• Most taxpayers will not be experiencing a change in their tax rate for dividends and long-term capital gains, and
  • Taxpayers who will be experiencing an increase in dividend and LTCG tax rates will be experiencing an increase in tax rates on interest income as well.

That said, as fellow blogger The Finance Buff has noted, the currently-low yields on bonds (and the resultant fact that they put out a relatively low amount of taxable income) could by itself be enough to turn the conventional wisdom on its head.

Tax-Gain Harvesting: Still Makes Sense

For investors in the 15% tax bracket or below (for whom long-term capital gains will continue to be taxed at a 0% rate), tax-gain harvesting continues to be a worthwhile endeavor. It still provides a way to bump up your cost basis (and thereby reduce the gain upon which you might have to pay taxes later) without having to pay any additional tax costs now.

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  1. John Caldeira says:

    It’s unclear to me from reading today’s article whether the New 3.8% Medicare Surtax applies to everyone’s “net investment income,” or whether there is a threshold.


  2. John,

    It applies to everyone. But the amount of the tax is calculated based on the lesser of:
    1) Your net investment income, or
    2) The amount by which your MAGI exceeds the threshold mentioned above ($200,000 if single, $250,000 if married filing jointly).

    So, for most people, it will be calculated based on #2 in that list (which will work out to zero, because most taxpayers’ MAGI doesn’t exceed those threshold amounts).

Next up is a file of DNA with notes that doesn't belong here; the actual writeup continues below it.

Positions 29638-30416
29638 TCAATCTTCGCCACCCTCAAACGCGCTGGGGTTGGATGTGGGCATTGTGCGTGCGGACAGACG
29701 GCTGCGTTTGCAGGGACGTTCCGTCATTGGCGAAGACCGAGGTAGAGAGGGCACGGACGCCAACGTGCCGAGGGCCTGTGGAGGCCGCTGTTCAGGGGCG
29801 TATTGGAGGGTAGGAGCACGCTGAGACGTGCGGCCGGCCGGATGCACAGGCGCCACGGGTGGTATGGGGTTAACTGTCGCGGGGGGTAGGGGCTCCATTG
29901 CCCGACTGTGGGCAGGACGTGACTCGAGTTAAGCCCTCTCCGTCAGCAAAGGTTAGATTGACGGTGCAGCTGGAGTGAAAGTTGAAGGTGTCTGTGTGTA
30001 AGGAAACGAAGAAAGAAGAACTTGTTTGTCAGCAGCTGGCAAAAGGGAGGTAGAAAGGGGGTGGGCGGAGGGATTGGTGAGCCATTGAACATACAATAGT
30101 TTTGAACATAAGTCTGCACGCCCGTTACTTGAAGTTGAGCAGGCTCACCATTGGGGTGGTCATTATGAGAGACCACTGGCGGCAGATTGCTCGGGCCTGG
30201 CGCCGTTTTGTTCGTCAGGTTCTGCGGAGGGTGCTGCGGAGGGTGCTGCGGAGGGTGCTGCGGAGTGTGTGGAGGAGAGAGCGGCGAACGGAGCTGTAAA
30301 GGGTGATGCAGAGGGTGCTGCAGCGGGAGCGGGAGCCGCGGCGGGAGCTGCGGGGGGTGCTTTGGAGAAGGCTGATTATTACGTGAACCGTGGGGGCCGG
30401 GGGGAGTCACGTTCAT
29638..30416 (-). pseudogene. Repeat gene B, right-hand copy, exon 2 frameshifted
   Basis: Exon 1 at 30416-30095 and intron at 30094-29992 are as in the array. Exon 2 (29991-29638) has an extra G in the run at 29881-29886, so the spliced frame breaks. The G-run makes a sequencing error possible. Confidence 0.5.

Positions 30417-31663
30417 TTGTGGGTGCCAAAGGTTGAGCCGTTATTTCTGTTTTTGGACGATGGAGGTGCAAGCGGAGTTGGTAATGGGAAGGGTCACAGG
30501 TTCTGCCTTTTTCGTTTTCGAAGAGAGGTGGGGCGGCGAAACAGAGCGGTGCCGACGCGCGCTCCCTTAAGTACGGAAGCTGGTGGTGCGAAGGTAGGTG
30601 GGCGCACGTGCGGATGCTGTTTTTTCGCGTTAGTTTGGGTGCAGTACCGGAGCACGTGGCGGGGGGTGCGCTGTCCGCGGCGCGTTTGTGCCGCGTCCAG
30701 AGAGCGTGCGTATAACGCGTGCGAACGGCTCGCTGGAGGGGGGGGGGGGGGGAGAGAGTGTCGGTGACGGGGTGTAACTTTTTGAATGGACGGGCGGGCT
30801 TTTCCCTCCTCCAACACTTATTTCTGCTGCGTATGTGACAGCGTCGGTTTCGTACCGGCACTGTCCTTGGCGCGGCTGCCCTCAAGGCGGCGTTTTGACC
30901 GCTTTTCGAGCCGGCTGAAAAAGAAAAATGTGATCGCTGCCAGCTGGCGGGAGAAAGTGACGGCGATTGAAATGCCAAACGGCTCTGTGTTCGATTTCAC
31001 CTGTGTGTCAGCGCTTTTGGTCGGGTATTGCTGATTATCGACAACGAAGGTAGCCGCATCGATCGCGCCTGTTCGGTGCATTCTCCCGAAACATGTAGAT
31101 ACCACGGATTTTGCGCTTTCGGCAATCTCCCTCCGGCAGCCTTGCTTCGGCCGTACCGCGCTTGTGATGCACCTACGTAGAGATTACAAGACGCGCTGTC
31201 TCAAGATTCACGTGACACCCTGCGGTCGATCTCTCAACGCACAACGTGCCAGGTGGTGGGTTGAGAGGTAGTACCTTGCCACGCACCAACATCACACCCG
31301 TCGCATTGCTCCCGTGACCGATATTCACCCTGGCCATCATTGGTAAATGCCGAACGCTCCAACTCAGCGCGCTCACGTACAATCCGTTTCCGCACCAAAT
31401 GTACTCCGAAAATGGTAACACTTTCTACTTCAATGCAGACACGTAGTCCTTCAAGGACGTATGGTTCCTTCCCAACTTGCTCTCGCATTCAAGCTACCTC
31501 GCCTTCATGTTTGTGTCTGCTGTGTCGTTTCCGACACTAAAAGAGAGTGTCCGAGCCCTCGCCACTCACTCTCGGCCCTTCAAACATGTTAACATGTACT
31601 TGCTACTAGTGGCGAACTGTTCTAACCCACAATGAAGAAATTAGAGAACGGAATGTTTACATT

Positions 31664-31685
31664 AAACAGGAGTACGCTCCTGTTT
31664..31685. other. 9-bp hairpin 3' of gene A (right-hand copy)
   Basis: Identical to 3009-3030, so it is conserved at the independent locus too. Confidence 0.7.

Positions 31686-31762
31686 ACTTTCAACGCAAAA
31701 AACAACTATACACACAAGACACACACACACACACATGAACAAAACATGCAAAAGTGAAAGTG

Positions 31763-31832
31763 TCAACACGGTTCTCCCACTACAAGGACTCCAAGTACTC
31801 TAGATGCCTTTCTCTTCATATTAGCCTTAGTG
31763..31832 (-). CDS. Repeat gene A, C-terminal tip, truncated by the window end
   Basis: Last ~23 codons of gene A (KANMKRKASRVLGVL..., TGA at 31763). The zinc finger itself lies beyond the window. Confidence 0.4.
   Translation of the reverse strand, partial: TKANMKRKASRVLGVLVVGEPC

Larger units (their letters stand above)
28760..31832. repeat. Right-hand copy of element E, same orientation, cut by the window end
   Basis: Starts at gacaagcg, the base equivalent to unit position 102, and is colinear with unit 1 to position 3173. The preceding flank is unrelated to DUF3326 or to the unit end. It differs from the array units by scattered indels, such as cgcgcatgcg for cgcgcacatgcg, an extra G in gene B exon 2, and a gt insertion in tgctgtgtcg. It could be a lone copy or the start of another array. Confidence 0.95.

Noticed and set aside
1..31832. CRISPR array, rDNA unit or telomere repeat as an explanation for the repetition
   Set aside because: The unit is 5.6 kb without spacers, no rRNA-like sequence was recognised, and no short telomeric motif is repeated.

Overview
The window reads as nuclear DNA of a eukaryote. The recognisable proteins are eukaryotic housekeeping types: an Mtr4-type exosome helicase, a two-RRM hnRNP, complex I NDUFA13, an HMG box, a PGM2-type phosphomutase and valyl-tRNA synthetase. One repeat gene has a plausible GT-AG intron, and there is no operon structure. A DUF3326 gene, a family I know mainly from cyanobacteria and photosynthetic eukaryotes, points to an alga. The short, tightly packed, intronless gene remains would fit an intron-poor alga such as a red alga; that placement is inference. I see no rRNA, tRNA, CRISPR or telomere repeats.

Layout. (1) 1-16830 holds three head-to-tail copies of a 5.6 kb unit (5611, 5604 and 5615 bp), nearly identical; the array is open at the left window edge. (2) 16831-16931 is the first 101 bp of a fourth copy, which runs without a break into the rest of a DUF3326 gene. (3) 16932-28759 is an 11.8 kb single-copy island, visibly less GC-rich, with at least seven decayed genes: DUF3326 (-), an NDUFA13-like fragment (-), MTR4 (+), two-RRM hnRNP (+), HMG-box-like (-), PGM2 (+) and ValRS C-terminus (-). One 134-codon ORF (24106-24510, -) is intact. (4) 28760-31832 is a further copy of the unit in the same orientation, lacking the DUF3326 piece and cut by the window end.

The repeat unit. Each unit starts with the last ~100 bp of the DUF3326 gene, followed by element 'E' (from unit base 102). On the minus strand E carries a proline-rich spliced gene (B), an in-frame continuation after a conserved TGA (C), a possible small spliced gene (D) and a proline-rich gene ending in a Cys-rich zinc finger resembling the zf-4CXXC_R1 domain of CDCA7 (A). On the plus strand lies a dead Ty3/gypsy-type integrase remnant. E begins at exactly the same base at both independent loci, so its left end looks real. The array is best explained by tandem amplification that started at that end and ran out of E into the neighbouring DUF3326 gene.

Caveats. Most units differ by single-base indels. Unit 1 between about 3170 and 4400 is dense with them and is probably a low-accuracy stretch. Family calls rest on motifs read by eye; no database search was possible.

3. Hi Mike,

    I’m still a little puzzled: if the amount of tax is calculated on the “lesser” of net investment income or the MAGI threshold, then almost everyone would pay this new Medicare surtax if they have dividends from mutual funds in a taxable account.

    For example:
    If a couple, filing Jointly, has a MAGI of $150,000 and have dividend income of $10,000 during 2013 in a taxable account. Then, wouldn’t this couple have to pay the new 3.8% Medicare Surtax tax on the “lesser,” which is $10,000. Which would be $380. Right?

    Sorry Mike, but I guess I am seeing this the same way as John did. Maybe you can clarify it be using my example:

    Can you explain?

  4. Forrest,

    The tax is not on the lesser of net investment income or the MAGI threshold. It is on the lesser of net investment income or the amount by which MAGI exceeds the threshold.

    In other words, in your example, if a couple has MAGI of $150,000, the excess of their MAGI over $250,000 would be zero. So there would be no 3.8% Medicare surtax.

    Please let me know if that makes sense.

  5. thanks Mike, I was thinking along the same lines as John and Forrest. your last comment and example cleared it up.

  6. Never mind Mike, I dont think I read your #2 point in the comment on January 7, 2013 at 12:34 pm, closely enough. Now it makes sense. thanks